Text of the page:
In 1962, a convention of the Students for a Democratic Society was held in Lakeport a community several miles north of the city. While there they developed the Port Huron Statement, the SDS manifesto.

Historic photographs


  • According to the United States Census Bureau, the city has a total area of 12.2 square miles (32 km2), of which, 8.1 square miles (21 km2) of it is land and 4.2 square miles (11 km2) of it (33.99%) is water.
  • It is considered to be part of the Thumb of Michigan, which in turn is a subregion of the Flint/Tri-Cities region, although Port Huron has closer ties to the Metro Detroit area than the Tri-Cities/Flint region. St. Clair county is part of the Detroit Metropolitan Statistical area.
    • Port Huron is the principal city of the Blue Water Area, a subregion of the Thumb.
  • The eastern most point (on land) of Michigan can be found in Port Huron, just south of the Blue Water Bridge.


As of the census[1] of 2000, there were 32,338 people, 12,961 households, and 8,048 families residing in the city. The population density was 4,001.9 per square mile (1,545.3/km²). There were 14,003 housing units at an average density of 1,732.9 per square mile (669.1/km²). The racial makeup of the city was 86.69% White, 7.74% African American, 0.87% Native American, 0.55% Asian, 0.01% Pacific Islander, 1.32% from other races, and 2.81% from two or more races. Hispanic or Latino of any race were 4.28% of the population. 23.9% were of German, 10.1% Irish, 9.4% English, 8.6% United States or American and 6.1% Polish ancestry according to Census 2000.

There were 12,961 households out of which 32.4% had children under the age of 18 living with them, 39.8% were married couples living together, 17.5% had a female householder with no husband present, and 37.9% were non-families. 31.9% of all households were made up of individuals and 13.2% had someone living alone who was 65 years of age or older. The average household size was 2.43 and the average family size was 3.04.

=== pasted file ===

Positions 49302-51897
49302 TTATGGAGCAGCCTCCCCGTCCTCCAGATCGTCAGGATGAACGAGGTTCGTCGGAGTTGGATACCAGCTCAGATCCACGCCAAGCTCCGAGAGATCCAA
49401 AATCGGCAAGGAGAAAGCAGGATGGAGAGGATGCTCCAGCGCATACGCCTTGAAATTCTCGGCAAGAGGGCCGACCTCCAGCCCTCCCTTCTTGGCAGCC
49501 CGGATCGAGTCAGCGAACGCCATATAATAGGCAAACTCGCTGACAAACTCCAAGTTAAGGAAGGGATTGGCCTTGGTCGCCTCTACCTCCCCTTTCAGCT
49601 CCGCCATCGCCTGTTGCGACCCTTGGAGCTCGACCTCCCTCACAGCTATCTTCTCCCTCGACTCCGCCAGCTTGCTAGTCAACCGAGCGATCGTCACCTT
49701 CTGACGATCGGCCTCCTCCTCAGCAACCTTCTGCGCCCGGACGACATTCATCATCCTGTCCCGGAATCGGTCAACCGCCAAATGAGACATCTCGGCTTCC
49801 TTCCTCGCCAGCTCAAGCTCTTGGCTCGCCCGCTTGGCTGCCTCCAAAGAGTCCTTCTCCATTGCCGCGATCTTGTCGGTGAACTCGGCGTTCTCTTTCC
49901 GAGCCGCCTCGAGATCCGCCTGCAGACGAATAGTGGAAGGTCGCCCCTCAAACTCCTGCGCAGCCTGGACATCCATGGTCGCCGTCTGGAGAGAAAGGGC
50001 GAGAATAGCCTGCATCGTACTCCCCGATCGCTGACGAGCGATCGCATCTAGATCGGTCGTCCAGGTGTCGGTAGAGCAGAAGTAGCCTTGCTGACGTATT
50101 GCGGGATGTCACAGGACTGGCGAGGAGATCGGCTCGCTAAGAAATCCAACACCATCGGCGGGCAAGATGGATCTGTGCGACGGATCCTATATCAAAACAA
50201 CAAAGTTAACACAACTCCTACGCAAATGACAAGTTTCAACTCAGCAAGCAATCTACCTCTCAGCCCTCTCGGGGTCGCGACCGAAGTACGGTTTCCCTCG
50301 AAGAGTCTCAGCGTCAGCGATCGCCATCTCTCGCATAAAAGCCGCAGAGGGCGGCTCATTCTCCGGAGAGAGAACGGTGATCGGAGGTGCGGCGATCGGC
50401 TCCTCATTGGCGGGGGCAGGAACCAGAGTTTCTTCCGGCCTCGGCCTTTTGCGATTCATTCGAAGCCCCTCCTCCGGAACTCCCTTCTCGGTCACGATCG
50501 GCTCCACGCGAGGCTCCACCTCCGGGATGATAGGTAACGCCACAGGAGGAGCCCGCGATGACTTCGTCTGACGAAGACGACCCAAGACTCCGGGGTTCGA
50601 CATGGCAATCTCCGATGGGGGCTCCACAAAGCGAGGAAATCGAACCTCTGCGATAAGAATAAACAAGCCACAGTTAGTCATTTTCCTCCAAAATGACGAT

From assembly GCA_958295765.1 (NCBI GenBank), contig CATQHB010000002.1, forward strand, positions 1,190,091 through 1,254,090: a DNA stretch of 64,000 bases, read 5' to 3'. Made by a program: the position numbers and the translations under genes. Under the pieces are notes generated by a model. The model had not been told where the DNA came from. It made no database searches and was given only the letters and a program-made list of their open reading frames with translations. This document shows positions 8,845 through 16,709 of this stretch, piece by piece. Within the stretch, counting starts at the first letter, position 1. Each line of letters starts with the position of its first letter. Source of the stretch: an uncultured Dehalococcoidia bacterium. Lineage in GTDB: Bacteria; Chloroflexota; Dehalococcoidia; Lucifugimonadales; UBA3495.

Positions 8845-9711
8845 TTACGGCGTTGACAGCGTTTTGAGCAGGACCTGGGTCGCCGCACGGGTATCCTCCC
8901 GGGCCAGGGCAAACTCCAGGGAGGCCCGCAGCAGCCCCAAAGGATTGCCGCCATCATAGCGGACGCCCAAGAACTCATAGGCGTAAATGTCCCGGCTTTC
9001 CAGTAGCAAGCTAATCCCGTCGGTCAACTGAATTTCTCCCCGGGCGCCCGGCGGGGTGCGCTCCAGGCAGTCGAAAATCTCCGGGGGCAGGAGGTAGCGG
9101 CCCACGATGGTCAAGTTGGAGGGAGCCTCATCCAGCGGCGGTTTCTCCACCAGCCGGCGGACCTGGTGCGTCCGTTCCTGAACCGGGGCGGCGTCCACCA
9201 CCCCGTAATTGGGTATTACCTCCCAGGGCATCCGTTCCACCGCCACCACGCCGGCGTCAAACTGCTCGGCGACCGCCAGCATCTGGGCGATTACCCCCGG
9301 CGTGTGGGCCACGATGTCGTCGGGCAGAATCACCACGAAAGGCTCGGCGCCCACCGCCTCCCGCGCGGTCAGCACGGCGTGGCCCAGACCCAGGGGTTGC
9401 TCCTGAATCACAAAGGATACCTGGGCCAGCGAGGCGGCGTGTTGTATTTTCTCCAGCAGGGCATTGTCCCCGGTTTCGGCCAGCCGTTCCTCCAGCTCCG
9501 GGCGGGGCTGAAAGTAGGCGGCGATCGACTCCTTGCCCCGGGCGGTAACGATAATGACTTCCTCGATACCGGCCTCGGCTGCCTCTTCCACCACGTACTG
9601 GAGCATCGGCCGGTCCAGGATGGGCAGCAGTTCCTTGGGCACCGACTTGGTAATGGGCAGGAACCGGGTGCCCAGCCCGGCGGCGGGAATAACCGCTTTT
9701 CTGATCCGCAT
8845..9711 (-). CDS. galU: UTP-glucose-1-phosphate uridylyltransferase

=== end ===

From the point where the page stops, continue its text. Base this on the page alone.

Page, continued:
In the city the population was spread out with 27.0% under the age of 18, 9.7% from 18 to 24, 29.6% from 25 to 44, 19.6% from 45 to 64, and 14.0% who were 65 years of age or older. The median age was 34 years. For every 100 females there were 90.7 males. For every 100 females age 18 and over, there were 86.1 males.

The median income for a household in the city was $31,327, and the median income for a family was $39,869. Males had a median income of $32,053 versus $22,113 for females. The per capita income for the city was $17,100. About 13.4% of families and 16.9% of the population were below the poverty line, including 21.5% of those under age 18 and 14.2% of those age 65 or over.

Port Huron is the largest city in the Thumb area, and is a center of industry and trade for the region.


The city government is organized under a council/manager form of government. The City Council is responsible for appointing a City Manager, who is the Chief Administrative Officer of the city. The Manager supervises the administrative affairs of the city and carries out the policies established by the City Council. As the Chief Administrative Officer, the City Manager is responsible for the organization of the administrative branch and has the power to appoint and remove administrative officers who are responsible for the operation of departments which carry out specific functions. The City Council consists of seven elected officials—a mayor and six council members. Beginning with the 2011 election, citizens will vote separately for Mayor and Council. Council members will serve staggered four-year terms and the Mayor will serve a two year term. The current mayor is former city clerk, Pauline Repp.

Federally, Port Huron is part of Michigan's 10th congressional district, represented by Republican Candice Miller, elected in 2002.


Blue Water Bridge

Major highways

Two Interstates terminate at the Port Huron-to-Sarnia Blue Water Bridge, and they meet The 402.

I-69 enters the area from the west, coming from Lansing and Flint, terminating at the approach to the Blue Water Bridge in Port Huron.
enters the Port Huron area from the southwest, having traversed the entire Metro Detroit region, and, along with I-69, terminates at the approach to the Blue Water Bridge in Port Huron. On the Canadian side of the border, in Sarnia, Ontario, the route heads easterly designated as The 402.
Business Loop 94.svg
I-94 Business Loop
Business Loop 69.svg
I-69 Business Loop
M-25 follows the Lake Huron/Saginaw Bay shoreline, beginning in Bay City and ending in at junction I-94/I-69, and BL I-94/BL I-69 on the north side of the city.
M-29 begins at BL I-94 in Marysville just south of the city and continues southerly.
M-136 runs west from M-25 to M-19.
Ontario 402.png
The 402 begins in Sarnia, Ontario, across the river from Port Huron and at the eastern end of the Blue Water Bridge.

Mass transit

The Blue Water Area Transit system,[6] created in 1976, includes eight routes in the Port Huron area. Blue Water Transit operates the Blue Water Trolley, which provides a one hour tour of various local points of interest. Recently, Blue Water Area Transit received a grant from the state to buy new buses for a route between the Port Huron hub and New Baltimore about 30 miles (48 km) south. Commuters could take an express bus traveling down I-94 and get off at the 23 Mile Road SMART Bus stop. At the same time, another bus will travel down M-25 and M-29 and pick up commuters in Marysville, Saint Clair and Algonac before ending up at the same stop on 23-mile (37 km) road. This new system will help people in St. Clair County travel through Metro Detroit.